Going above and beyond: home health care workers

With thousands of clients scattered throughout the state, home health care agencies began preparations last week to ensure that seniors and people with disabilities would get the services they needed during the storm.

For Margaret DeVito and Heather Marques, who work at VNA HealthCare in Glastonbury, that included making backup plans for a client with intellectual disabilities who uses a battery-powered LifeVest defibrillator device. They worked to secure a backup battery for the LifeVest, which he might have had trouble recharging if he lost power, and, after his car battery died on Saturday, they arranged for transportation in case he needed to go to the Vernon shelter, said Terry Foley, the agency’s communications coordinator.

The hospice care company Vitas asked staff last week to identify patients’ needs for medication, supplies and staffing, and backup for those who rely on electricity for oxygen, tube feedings, suction, ventilation or other treatments.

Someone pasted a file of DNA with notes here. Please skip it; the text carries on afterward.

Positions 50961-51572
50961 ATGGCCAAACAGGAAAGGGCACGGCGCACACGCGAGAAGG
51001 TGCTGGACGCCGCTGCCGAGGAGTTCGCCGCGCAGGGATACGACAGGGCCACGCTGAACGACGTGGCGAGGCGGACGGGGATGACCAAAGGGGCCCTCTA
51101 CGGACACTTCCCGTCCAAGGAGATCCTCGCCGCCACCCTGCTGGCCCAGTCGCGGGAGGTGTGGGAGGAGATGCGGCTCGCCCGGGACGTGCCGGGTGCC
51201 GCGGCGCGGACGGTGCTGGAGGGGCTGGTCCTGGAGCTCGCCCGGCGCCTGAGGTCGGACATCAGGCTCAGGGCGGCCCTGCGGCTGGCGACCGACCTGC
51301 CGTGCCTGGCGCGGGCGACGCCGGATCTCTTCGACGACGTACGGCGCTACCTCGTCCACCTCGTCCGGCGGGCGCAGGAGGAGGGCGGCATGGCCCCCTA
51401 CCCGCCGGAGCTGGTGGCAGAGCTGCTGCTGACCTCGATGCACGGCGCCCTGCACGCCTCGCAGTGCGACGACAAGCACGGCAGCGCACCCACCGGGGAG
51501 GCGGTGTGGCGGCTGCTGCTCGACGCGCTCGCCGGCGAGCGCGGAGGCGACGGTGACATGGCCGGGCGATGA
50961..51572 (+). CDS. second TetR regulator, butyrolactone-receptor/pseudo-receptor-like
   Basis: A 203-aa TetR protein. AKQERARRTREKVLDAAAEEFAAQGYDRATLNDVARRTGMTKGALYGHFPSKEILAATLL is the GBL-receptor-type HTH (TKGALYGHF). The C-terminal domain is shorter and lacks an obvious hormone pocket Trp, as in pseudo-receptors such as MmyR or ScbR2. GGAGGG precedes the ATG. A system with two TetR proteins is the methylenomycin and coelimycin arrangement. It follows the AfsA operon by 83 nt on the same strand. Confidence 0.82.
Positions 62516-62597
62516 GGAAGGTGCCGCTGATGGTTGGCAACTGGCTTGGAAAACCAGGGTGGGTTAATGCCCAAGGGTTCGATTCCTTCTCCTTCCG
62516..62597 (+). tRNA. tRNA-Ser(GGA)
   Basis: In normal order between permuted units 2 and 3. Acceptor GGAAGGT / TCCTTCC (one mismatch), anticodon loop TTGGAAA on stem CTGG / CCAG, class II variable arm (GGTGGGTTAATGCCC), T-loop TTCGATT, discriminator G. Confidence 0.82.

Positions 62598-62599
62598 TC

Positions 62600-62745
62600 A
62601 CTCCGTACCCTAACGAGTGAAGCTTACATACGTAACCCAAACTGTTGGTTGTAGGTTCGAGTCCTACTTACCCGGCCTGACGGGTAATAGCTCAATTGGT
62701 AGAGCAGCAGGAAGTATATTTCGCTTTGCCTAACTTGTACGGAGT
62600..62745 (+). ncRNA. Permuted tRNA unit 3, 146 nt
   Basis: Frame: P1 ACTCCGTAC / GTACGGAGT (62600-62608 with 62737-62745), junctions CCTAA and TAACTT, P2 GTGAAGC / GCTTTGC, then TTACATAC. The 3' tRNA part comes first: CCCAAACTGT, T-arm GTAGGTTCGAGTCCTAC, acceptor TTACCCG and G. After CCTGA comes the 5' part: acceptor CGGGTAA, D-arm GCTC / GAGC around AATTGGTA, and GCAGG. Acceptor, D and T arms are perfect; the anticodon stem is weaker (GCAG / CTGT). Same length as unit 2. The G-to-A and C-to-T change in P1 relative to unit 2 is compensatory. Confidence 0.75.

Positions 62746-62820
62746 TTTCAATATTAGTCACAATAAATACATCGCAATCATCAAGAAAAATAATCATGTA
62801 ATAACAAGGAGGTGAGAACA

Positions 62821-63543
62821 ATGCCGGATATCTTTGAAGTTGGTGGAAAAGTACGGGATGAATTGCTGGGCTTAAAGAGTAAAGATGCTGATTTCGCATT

The agency’s medical equipment supplier, J+L Medical Services, managed to get oxygen and other backup equipment to clients without generators before the governor closed state highways Monday, Vitas General Manager Theresa Bachhuber said.

The staff also tracked the storm to see which patients might need to be relocated, identified who could be visited Sunday and Monday, and created a disaster zone map with staff members’ residences so they could be mobilized quickly.

The challenges of continuing to meet the needs of the thousands of people who rely on home health care became clear during last year’s October snowstorm and power outages, when some home health workers struggled to get to their clients because closed gas stations left them without enough fuel. In other cases, home care patients ended up in hospitals or nursing homes because some shelters wouldn’t take people who used oxygen or were incontinent.

“Our home health workers are creative and resourceful in crisis situations, often thinking of their clients’ needs before their own,” said Deborah Hoyt, president and CEO of the Connecticut Association of Home Care and Hospice.

“Many workers had no power in their own homes but traveled through rough weather conditions yesterday and this morning to ensure their clients were safe, had food and received their scheduled medications or treatment in their home or in shelters.”